University of Canterbury embraces music for gaming
Music for gaming has grown up and found its place in the world of music composition. Unlike music composed for film or theatre, music for gaming presents unique challenges, says University of Canterbury (UC) Music Lecturer Hamish Oliver.
Composer, arranger, performer and UC lecturer Hamish Oliver at the piano – Photo credit: Claire Cowan
His presentation sits within an eclectic music programme of contemporary ensembles of singer/songwriter students, solos, sonatas, the staff-led cLoud Collective and even a Balinese Gamelan orchestra, showcasing the impressive range of performance music in this fast-growing music school.
Gaming in New Zealand was worth some $200m in 2019 and has doubled in the last two years. The fastest growing tech area, it could be a billion dollar industry by 2025, Oliver says. “It’s both a creative industry and a tech industry. It’s more like film than it is like writing software for web, but it has both elements.”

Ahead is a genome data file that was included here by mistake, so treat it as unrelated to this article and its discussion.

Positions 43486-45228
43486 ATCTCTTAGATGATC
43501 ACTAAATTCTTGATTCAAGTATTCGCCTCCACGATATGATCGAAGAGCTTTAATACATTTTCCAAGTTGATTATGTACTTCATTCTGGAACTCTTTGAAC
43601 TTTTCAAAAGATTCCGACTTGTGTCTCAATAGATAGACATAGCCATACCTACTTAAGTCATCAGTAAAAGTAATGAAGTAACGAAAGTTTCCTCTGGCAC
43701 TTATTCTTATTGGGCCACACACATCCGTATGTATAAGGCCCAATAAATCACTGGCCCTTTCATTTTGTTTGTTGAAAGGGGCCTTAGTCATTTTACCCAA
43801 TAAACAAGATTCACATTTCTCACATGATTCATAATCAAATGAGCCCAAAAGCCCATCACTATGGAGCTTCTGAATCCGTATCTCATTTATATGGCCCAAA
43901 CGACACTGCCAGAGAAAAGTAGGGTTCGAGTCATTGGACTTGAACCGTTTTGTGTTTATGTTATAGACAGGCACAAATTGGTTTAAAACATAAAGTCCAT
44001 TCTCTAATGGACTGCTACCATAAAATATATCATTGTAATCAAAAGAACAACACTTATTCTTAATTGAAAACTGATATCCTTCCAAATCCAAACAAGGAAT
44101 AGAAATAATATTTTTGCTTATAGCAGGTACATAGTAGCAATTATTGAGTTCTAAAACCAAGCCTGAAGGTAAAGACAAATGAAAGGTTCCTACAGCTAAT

For music composers and sound designers, gaming is a potential new source of income and inspiration, especially as composition can be much more than handing over a piece of music to be simply adapted to a game.
“You can go further and that’s what I’m interested in. The interactive approach is where the game is going along and the music evolves to suit what has happened. The action makes a change in the music. Perhaps it increases the tempo or takes out the drums for a while, then brings them back in with electric guitar because there is a battle going on.